The group exhibition Mother Always Has a Mother presents the work of a collection of Danish and international artists, all of whom engage with the topic of intergenerational relationships. The works of the exhibition address family ties and questions of how to understand oneself through one’s origins. On exhibit are works by Elizabeth Bishop, Kirsten Christensen, Jens Hüls Funder, Wakeah Jhane, Rosita Kær, Florence Lazar and P. Staff, which unfold across different media including installation, collage, poetry, video and graphic print. All of the works revolve around processes of change, transformation, rites of passages and posterity’s attempts to understand the past by reaching out and reconciling.
The title Mother Always Has a Mother is borrowed from filmmaker, author and professor of gender studies Trinh T. Minh-ha, and points to the way in which knowledge, memory and narrative flow through generations – how the oldest form of archive is oral transmission.
‘In the Waiting Room’
As a little girl, the poem’s narrator is faced with the sudden and drastic realisation that she belongs to a family, and not just a family or lineage, but also to humanity in its entirety. This is expressed through a loud sigh. At first, Elizabeth Bishop zooms in on the completely sensory details of the body, where the poem’s speaker experiences the aunt and family’s tone as a part of herself, and then all the way out to ‘the round, turning world / into cold, blue-black space’; out to ‘National Geographic / and those awful hanging breasts’. It is a recognition of the self as an individual and yet also as a link in a family history and as part of something universal.
Elizabeth Bishop (1911-79, Massachusetts, USA) was a poet and author of short stories. A central theme of Bishop’s is the arrogance of mankind, its eternal quest to categorise nature and the rest of the world.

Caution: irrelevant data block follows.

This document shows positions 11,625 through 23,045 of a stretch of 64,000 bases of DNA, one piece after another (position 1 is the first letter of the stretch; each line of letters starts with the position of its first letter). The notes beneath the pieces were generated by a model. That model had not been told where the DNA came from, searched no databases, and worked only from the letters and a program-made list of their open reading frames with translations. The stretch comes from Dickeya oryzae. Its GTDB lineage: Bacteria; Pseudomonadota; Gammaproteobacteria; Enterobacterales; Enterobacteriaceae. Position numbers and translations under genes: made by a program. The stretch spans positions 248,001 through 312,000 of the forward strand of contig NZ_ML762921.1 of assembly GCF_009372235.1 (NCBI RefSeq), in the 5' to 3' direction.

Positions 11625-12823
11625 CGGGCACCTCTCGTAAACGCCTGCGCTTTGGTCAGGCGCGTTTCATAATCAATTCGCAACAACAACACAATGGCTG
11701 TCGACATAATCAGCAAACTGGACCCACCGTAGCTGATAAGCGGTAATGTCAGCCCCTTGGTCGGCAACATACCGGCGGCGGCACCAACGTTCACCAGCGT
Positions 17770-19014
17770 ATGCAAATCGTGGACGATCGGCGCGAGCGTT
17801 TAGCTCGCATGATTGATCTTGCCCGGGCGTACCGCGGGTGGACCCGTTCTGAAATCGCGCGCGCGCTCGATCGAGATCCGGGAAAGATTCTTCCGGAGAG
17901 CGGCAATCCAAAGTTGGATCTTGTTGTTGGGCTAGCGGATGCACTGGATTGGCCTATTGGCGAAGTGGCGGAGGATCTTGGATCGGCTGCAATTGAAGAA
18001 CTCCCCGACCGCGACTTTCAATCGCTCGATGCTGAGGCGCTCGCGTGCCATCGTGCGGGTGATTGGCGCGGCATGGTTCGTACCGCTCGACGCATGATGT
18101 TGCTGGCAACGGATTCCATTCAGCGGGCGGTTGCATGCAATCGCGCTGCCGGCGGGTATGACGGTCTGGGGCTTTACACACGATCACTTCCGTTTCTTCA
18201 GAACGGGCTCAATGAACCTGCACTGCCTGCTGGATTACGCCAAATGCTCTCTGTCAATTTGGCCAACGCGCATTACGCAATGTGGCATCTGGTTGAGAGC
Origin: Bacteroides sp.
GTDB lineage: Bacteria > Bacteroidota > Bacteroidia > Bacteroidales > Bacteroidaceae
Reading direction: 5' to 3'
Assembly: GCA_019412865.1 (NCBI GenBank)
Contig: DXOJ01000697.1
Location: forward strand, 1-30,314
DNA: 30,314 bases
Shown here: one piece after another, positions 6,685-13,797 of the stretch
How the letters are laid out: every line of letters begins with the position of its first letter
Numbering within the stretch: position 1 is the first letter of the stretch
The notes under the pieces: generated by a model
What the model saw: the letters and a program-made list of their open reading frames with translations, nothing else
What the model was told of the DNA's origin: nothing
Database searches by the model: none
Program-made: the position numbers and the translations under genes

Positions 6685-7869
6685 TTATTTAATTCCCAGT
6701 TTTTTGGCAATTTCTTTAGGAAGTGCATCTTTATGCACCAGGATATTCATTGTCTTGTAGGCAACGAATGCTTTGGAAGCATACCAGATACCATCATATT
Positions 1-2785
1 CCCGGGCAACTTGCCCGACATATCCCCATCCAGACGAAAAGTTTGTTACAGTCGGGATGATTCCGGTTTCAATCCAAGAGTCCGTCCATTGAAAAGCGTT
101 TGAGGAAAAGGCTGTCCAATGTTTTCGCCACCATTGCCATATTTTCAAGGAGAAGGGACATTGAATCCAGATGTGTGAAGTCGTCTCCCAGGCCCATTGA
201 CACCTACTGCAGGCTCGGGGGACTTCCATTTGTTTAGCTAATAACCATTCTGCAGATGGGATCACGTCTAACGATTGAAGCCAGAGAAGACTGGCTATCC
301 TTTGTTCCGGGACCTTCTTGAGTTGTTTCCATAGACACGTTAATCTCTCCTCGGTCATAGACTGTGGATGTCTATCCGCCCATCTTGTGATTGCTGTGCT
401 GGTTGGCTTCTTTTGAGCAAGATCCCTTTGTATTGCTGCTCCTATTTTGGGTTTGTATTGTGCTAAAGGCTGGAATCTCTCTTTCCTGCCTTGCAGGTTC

Makulering, [Shredding], 2023
Kirsten Christensen has produced a new work for the exhibition — an installation where she revisits and reworks her earlier work Idyll from 1978, which was based on a photo of Christensen herself as an infant on her mother’s arm. This work has followed her throughout her practice and today she feels the need to confront and do away with it. For apparently, idyll is not the whole story.
Kirsten Christensen (1943, Copenhagen) is a visual artist and ceramicist. In her work, she often takes her own life story and situation as a starting point for her socially indignant, rebellious and constantly reflective work.
Jens Hüls Funder
School ship, 2014–21
Shelving unit, model ship in wood, LEGO blocks, dust
In the work School ship, Jens Hüls Funder has finished building the model ship his father began but never completed. Hüls Funder has continued his father’s work using the toy of his own generation, LEGO.
Jens Hüls Funder (1985) lives and works in Copenhagen. He works with a variety of media and approaches to materials, juxtaposing familiar objects with surprising materials to challenge recognisability. In several works, LEGO blocks have been combined with organic materials such as bird nests and bird boxes.
Grandmother’s Prayers, 2021
Print after gouache, water colour, acrylics, pencil and ink on antiquarian bookkeeping sheets
In her graphic print Grandmother’s Prayers, Wakeah Jhane expresses the care she experienced within her family. In this text about the work, Jhane describes her bond with her grandmother:
“Long before she ever knew she would become a mother and a grandmother – she prayed hard for the future generations to come. She planted a seed in each of us. Praying that we would never suffer the harsh realities that this world carries, as she did. Praying for our strength and resiliency to overcome it all if we did. Praying for the wombs and the babies. Her prayers are the very roots of us. It flows through the blood in our bodies so gently and intently like water. Creating new and better paths. She prays that her prayers radiate and reach as far as those who come in contact with her relations. Our matriarchs are celebrated every day by us simply being and carrying on their legacies.”